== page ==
AAN Issues Statements on Health Care Reform Efforts
September 20, 2017
The AAN opposes the legislation proposed by Senators Lindsey Graham (R-SC), Bill Cassidy (R-LA), Dean Heller (R-NV), and Ron Johnson (R-WI) to repeal and replace the Affordable Care Act. The bill's provisions to eliminate the Medicaid expansion and provide a block grant to states would limit access to care for neurology patients. In addition, the bill proposes per-capita federal funding for Medicaid, similar to the Better Care Reconciliation Act proposed earlier this year, which may not adequately cover the costs associated with many neurologic conditions. Also similar to previously proposed legislation is the provision to allow states to waive essential health care benefits, which will diminish protections for those with pre-existing conditions.
The AAN reaffirms its first Principles for Health Care Delivery: “Access to high quality health care and preventative care through insurance coverage for all, including those most vulnerable to health care disparities, regardless of pre-existing conditions” and urges the US Senate to improve this bill.
June 23, 2017
he AAN opposes the newly released discussion draft, the Better Care Reconciliation Act (BCRA) of 2017, introduced in the US Senate. This updated version of the House-passed American Health Care Act would leave neurology patients with less access to health care coverage and weaken key consumer protections. This bill currently falls far short of the goals outlined in the AAN's Principles for Health Care Delivery.
The proposed restructuring of the Medicaid program will result in unacceptable losses of insurance coverage for people least able to afford other means of care. Further, provisions potentially allowing states to waive essential health benefits will erode the protections gained for those with pre-existing conditions under the Affordable Care Act (ACA). Cuts to existing federal subsidies for marketplace insurance plans will further limit access. There are also no provisions to address regulatory burdens impacting physicians and patient care. The AAN strongly urges members of the US Senate to improve this bill to ensure that vulnerable populations―including those with chronic disease―are not left without access to high quality health care.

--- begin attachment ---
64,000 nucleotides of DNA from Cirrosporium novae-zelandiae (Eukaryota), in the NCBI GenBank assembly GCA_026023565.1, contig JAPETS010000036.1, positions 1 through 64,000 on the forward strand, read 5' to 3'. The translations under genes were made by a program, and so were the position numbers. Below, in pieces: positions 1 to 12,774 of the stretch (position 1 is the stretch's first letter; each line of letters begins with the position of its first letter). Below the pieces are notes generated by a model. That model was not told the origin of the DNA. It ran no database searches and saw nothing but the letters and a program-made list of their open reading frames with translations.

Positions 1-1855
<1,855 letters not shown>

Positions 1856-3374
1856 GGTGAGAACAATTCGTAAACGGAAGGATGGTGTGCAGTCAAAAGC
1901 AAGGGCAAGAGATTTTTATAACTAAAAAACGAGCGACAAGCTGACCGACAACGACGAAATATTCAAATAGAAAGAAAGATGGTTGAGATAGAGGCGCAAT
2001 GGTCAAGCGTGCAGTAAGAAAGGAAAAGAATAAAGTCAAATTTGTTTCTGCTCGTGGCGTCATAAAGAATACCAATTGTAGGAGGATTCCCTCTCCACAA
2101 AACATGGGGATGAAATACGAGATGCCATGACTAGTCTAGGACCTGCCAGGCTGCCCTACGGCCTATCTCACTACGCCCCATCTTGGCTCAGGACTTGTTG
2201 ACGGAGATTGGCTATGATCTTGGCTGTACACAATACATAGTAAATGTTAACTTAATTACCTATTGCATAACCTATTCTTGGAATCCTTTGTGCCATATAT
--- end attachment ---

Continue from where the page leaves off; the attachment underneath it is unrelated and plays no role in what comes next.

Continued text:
May 4, 2017
The House of Representatives passed the amended American Health Care Act (AHCA) by a slim majority. Although the amended legislation has not been fully analyzed or scored by the Congressional Budget Office (CBO), it is clear that the proposed changes jeopardize protection for individuals with pre-existing conditions and do not fully address the AAN's concerns about access to health insurance coverage. The AAN joins other medical groups in opposing the legislation as it conflicts with our Principles for Health Care Delivery. The AAN will actively monitor the legislation as it advances to the Senate, and will continue to advocate for amendments that ensure Americans with neurologic conditions have access to the neurologists they need.
March 24, 2017
The House of Representatives leadership avoided a vote on the American Health Care Act (AHCA) after it became clear that the bill was not supported by a majority of the chamber. It is unclear whether House leadership will propose an alternative version of this legislation, but if they do, the AAN will continue to advocate for significant reforms to better align any proposal with the AAN's Principles for Health Care Delivery. This includes ensuring that Americans with neurologic conditions have access to the neurologists they need.
March 17, 2017
Dear Members of the AAN,
Last November, I wrote to you saying that the American Academy of Neurology would advocate for neurology and the patients we care for as changes to the Affordable Care Act were considered by Congress. Toward that end, the AAN adopted Principles for Health Care Delivery to guide us as new proposals were considered. Foremost in our principles is the need to preserve access to high-quality health care. After careful review of the American Health Care Act (AHCA), we have concluded this legislation does not do enough to ensure continued access to health insurance coverage for millions of Americans. Further, this proposal does not weigh in on other priorities such as the value of cognitive care, medical liability reform, easing practice burdens, and securing access to care in all settings, although these provisions may be addressed in subsequent legislation.
While encouraged by the retention of provisions to protect those with pre-existing conditions, estimates of drastic reductions of individuals covered by health insurance conflict with the AAN's principles for health care delivery. As such, the AAN cannot support the American Health Care Act as currently written. We look forward to working with Congress to enact legislation to ensure that Americans with neurologic conditions have health insurance and increased access to the neurologists they need in addition to meeting the goals outlined in the AAN's principles.
Look for additional context and analysis of developments in Capitol Hill Report, emailed to you the second and fourth Monday of every month.